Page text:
Pahlavi didn’t like Khomeini’s influence, so he was exiled to Paris, where he continued to write and produce pamphlets that were distributed back in Iran. The Shah is continuing to grow in power, and criticism starts to grow. Pahlavi’s policies surrounding rapid modernization made the economy crumble after he used the enormous oil funds all at once, which caused devastating inflation; housing prices rose incredibly high and a new lower working class arose. Additionally, the country’s “intelligence” agency, SAVAK, was kidnapping, torturing, and murdering political opponents who posed a threat to the monarchy. Protests grew around the country, with many calling for the return of Ayatollah Khomeini. Iranians throughout the country went on strike for six months.

Protests were massive with men, women, and children joining on the streets.

The protests became very dangerous and in one 1978 incident, over a 100 people were killed by government forces on what is known as “Black Friday”. Additionally, in 1978, a fire broke out in the Rex Theater in Abadan, which killed over 400 people. The monarchy blamed it on the Ayatollah’s followers, while others say SAVAK was involved to make a statement on those who engage in anti-government media and to pin it on the protestors .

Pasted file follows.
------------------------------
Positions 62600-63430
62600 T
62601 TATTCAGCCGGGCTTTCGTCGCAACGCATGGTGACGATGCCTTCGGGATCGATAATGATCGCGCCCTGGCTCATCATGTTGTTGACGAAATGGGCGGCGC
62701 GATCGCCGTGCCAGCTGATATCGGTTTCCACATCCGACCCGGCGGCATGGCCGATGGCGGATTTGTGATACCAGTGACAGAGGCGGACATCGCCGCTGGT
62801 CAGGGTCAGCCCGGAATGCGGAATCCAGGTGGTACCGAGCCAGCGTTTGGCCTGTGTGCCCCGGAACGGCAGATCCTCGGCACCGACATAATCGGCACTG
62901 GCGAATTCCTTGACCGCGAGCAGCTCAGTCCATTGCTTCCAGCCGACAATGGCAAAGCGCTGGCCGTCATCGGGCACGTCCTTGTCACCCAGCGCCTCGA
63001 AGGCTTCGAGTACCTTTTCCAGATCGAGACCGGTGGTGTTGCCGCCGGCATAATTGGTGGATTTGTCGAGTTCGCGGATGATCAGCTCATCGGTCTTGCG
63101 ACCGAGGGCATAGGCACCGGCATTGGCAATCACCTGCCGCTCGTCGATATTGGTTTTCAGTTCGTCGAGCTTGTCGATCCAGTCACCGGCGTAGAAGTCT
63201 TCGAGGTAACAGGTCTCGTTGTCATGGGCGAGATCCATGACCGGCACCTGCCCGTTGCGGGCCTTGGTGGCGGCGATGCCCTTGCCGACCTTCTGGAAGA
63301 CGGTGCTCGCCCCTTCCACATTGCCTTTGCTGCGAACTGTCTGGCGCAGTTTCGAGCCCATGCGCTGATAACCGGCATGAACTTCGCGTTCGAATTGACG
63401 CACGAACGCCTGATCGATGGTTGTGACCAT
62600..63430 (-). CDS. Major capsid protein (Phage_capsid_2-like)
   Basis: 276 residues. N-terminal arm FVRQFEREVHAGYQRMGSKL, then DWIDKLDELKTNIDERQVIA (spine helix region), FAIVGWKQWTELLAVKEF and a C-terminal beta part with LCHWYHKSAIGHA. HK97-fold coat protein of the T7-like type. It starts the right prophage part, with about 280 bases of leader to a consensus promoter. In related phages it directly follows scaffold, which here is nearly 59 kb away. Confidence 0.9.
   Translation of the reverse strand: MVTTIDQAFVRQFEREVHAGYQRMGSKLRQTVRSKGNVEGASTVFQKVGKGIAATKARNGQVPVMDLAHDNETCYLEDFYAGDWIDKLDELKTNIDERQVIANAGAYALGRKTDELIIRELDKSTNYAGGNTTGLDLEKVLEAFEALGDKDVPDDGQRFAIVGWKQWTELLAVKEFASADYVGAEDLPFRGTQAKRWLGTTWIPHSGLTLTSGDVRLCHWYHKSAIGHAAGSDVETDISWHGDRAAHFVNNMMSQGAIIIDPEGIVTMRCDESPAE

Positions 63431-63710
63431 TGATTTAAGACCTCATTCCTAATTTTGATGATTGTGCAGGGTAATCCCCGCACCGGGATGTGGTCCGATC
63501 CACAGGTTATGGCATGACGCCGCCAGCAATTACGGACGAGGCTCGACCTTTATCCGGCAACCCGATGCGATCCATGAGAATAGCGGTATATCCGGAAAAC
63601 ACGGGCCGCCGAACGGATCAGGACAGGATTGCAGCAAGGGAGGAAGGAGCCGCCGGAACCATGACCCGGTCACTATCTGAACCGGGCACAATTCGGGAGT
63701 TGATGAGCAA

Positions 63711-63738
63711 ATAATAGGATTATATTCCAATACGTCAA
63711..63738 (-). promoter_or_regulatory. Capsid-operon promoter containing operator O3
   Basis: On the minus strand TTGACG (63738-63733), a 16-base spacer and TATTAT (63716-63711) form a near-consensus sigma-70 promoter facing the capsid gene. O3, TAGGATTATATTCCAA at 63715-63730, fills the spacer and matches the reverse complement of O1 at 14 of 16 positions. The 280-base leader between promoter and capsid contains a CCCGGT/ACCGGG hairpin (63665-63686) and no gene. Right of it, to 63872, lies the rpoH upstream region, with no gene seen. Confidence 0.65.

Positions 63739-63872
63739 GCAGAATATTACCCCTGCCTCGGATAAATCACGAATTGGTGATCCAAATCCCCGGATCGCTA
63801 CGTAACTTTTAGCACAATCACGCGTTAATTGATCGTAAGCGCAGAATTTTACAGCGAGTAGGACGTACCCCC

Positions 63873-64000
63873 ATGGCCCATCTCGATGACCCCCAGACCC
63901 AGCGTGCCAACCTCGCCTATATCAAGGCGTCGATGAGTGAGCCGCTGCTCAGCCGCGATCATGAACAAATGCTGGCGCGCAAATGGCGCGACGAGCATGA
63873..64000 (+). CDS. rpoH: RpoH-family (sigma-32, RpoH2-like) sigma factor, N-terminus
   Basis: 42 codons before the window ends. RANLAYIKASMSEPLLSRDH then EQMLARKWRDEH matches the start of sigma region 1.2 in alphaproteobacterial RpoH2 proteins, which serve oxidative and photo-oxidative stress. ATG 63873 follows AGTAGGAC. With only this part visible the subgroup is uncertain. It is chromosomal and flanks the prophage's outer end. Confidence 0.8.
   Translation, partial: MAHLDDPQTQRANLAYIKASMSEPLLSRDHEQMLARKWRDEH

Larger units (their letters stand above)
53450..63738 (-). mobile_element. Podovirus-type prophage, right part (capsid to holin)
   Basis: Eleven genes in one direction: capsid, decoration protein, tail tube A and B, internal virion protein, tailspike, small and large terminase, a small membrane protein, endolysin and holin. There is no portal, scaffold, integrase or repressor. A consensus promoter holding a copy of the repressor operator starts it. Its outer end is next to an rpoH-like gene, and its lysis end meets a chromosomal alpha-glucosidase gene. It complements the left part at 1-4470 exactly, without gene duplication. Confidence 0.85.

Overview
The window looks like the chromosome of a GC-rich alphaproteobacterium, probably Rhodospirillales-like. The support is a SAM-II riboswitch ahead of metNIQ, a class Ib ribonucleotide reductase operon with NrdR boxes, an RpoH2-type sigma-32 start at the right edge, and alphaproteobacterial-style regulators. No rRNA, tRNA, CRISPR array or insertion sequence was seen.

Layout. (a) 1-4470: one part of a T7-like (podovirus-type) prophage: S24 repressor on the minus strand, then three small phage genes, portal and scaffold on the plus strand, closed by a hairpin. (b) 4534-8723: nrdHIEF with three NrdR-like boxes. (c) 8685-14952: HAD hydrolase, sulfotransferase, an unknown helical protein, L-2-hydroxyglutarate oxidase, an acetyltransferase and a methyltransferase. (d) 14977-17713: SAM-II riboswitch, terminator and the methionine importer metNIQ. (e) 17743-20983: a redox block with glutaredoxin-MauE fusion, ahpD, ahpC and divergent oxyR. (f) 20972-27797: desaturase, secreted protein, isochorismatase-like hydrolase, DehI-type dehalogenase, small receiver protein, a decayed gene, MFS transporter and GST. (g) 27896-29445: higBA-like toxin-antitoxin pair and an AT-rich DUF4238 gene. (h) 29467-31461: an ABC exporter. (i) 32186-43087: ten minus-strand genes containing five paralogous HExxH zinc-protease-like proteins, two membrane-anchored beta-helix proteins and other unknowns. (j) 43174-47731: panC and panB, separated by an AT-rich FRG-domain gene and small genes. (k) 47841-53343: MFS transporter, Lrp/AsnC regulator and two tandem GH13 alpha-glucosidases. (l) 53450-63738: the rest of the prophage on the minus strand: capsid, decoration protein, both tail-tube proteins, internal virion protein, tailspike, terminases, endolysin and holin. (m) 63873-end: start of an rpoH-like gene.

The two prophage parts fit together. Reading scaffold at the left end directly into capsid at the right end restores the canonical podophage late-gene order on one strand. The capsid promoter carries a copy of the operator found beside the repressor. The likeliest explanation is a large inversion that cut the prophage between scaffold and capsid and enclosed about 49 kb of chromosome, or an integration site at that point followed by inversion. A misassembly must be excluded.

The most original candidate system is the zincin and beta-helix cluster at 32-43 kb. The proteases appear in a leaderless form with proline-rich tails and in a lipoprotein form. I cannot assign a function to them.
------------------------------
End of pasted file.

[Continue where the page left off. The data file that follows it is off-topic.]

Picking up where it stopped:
Aftermath of the fire at Cinema Rex.

 Either way, the tragedy rallied the country into even bigger protests. The Shah realized that his government was in danger of collapse. So, he goes to Egypt on “vacation”,  leaving the country to the prime minister, and doesn’t come back. This gives Khomeini his chance to return and he is greeted with cheers from all around the nation. He speaks on large promises like “from now on all men and women will be free unless they want to do something against the country’s interests,” and freedom of political parties. Hedayat Matin-Daftari, leader of the Democratic Front, states: 



“People like myself, including thousands of government employees and even factory workers, who went on strike for about six months and had no demand, but liberty. And Iranian intellectuals, who demanded democracy, none of these people went on strike for Islamic revolution, or Islamic rule, or Islamic government- they wanted a secular government”. 

Hedayat Matin-Daftari on Al Jazeera, Iran 1979: Anatomy of a Revolution

Khomeini is established as the head of the government; however, Iranians quickly realize that he is not the man they thought he was and that everything he promised was a series of lies. 

Thousands greeted Khomeini upon his return.